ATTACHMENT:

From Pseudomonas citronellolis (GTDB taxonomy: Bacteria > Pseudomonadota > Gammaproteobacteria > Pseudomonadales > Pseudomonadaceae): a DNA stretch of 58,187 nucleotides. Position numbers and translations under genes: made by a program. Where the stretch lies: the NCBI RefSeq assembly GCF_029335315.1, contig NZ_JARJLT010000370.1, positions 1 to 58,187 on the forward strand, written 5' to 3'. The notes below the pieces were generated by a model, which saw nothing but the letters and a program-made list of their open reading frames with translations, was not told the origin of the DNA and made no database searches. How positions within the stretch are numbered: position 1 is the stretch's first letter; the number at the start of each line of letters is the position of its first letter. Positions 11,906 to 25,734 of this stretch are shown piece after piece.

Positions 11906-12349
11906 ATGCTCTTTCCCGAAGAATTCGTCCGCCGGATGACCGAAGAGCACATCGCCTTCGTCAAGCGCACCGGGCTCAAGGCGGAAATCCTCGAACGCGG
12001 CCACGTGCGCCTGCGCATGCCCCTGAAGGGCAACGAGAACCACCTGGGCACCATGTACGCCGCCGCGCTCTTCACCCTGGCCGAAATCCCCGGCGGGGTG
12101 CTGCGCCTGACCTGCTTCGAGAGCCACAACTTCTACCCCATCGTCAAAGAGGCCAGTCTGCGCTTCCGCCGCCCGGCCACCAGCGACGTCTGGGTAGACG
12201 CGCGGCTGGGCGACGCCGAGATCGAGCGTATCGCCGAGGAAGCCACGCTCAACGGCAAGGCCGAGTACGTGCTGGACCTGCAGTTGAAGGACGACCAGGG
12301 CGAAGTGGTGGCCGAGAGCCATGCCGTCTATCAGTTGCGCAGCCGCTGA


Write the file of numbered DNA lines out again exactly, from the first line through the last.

From Pseudomonas citronellolis (GTDB taxonomy: Bacteria > Pseudomonadota > Gammaproteobacteria > Pseudomonadales > Pseudomonadaceae): a DNA stretch of 58,187 nucleotides. Position numbers and translations under genes: made by a program. Where the stretch lies: the NCBI RefSeq assembly GCF_029335315.1, contig NZ_JARJLT010000370.1, positions 1 to 58,187 on the forward strand, written 5' to 3'. The notes below the pieces were generated by a model, which saw nothing but the letters and a program-made list of their open reading frames with translations, was not told the origin of the DNA and made no database searches. How positions within the stretch are numbered: position 1 is the stretch's first letter; the number at the start of each line of letters is the position of its first letter. Positions 11,906 to 25,734 of this stretch are shown piece after piece.

Positions 11906-12349
11906 ATGCTCTTTCCCGAAGAATTCGTCCGCCGGATGACCGAAGAGCACATCGCCTTCGTCAAGCGCACCGGGCTCAAGGCGGAAATCCTCGAACGCGG
12001 CCACGTGCGCCTGCGCATGCCCCTGAAGGGCAACGAGAACCACCTGGGCACCATGTACGCCGCCGCGCTCTTCACCCTGGCCGAAATCCCCGGCGGGGTG
12101 CTGCGCCTGACCTGCTTCGAGAGCCACAACTTCTACCCCATCGTCAAAGAGGCCAGTCTGCGCTTCCGCCGCCCGGCCACCAGCGACGTCTGGGTAGACG
12201 CGCGGCTGGGCGACGCCGAGATCGAGCGTATCGCCGAGGAAGCCACGCTCAACGGCAAGGCCGAGTACGTGCTGGACCTGCAGTTGAAGGACGACCAGGG
12301 CGAAGTGGTGGCCGAGAGCCATGCCGTCTATCAGTTGCGCAGCCGCTGA